Importance of Accountability: Barriers to an Accountability Relationship

Yesterday, we looked at some benefits of an accountability relationship.  There are several barriers that need to be faced in building an accountability relationship in your life.  

Barrier 1: Pride

Pride can be a huge barrier to accountability.  It can make itself known in accountability relationships in two primary ways.  The first way that pride can become clear is in our attitude towards accountability in general.  Pride says that you are doing well with your personal relationship with Jesus Christ.  Your pride generated this good standard by finding some people who are worse off in their relationships with Jesus than you are to make the comparison shift in your favor.   This pride makes you shun the thought of needing anyone or being willing to even enter into an accountability relationship.  The first type of pride stops an accountability relationship from even beginning.  

The second type of pride does not stop accountability from happening but enters into an accountability relationship and poisons it from the inside.  This poisonous pride brings an attitude of self righteousness and outward spirituality that is really a mask for what is really going on inside.  In an accountability relationship, this will cause a lack of openness because openness means that the mask of perceived holiness must be removed.  This lack of openness on one side of the relationship will cause the prideful person to further validate their self righteousness as they learn the struggles of their accountability partner.  Pride causes a person to judge rather than love and to judge rather than confront.  Pride is a killer of initiating accountability and a poison that kills accountability relationships.  It is a barrier that must be addressed, repented of, and dealt with.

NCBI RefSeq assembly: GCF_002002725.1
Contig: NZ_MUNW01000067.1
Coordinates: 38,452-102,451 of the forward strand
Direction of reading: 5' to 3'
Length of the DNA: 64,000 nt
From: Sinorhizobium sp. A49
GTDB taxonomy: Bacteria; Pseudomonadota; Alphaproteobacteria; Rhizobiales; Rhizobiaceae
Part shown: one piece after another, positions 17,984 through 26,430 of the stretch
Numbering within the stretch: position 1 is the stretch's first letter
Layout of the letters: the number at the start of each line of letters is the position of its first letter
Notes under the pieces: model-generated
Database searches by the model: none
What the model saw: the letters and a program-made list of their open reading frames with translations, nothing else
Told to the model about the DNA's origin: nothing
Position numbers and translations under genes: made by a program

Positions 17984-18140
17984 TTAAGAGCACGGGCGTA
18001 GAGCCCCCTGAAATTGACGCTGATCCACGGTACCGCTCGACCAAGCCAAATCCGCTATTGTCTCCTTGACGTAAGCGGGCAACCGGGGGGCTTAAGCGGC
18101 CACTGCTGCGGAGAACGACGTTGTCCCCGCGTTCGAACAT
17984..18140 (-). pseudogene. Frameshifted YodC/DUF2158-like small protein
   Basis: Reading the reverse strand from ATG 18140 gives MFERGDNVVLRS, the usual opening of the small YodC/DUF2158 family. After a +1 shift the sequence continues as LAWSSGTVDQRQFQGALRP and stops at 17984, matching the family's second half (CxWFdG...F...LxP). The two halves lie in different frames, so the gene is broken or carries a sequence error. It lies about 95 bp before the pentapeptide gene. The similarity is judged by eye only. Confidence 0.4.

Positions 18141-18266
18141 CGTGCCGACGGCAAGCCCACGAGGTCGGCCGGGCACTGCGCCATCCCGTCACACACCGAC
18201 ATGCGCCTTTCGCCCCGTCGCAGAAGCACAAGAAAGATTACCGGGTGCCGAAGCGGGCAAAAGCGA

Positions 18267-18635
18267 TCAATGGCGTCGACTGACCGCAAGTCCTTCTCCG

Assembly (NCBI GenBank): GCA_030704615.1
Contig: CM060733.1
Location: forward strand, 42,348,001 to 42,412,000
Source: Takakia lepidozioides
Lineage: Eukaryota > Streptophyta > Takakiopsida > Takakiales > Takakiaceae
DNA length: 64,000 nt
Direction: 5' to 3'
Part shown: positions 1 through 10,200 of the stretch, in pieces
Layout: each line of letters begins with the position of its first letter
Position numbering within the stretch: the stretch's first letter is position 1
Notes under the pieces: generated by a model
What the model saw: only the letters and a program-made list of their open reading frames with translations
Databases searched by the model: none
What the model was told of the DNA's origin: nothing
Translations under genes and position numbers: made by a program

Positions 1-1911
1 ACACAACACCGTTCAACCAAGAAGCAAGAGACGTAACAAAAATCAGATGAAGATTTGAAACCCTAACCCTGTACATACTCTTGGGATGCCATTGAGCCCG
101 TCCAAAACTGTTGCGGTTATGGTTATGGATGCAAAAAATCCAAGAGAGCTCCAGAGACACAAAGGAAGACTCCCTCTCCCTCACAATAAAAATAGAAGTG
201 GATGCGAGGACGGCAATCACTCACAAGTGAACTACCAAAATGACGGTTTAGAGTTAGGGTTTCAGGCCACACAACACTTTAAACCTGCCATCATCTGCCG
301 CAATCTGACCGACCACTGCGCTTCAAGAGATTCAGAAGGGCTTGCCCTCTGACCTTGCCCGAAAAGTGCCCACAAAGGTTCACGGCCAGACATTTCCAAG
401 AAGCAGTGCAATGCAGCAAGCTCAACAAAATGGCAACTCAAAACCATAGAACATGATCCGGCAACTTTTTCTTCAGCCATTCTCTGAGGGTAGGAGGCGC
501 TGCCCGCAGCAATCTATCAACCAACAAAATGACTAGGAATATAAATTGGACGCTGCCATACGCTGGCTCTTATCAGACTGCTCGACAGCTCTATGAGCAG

Barrier 2: Busyness

Accountability relationships take time to begin and maintain.  It is easy for us as Christians to so fill our schedules with Christianized activities such as Bible studies every night of the week that we do not take time to focus on our personal relationship with Jesus Christ through prayer and time in God’s Word.  If these two things that we see as devotions that we can feel obligated to do so often fall through the cracks, how easy will it be for this new concept of accountability relationships, that we do not see as something that “good Christians” do, to fall through the cracks?

Accountability requires intentionality.  You must build conversations focused on accountability into your schedule and flow of life, or you will never live in an accountability relationship with a fellow brother or sister in Christ.

Barrier 3: Shame

Coming face to face with your sin and being real with someone else about it can cause great shame.  When you look at your own life and who God is calling you to be, you realize that these two things do not match up a whole lot of the time.  You find yourself still struggling with the same old sins that cause you to stumble week after week which brings you shame.  

The grace of Jesus Christ is what covers our sin and shame.  In accountability relationships, we can remind each other that our shame has been put upon Jesus Christ on the cross.  We no longer have to live in shame.  We can live a victorious life in Jesus Christ through the power of the Holy Spirit who indwells us as Christians.  Accountability relationships allow us to encourage each other that the shame is gone, and we are free to continue to seek after God!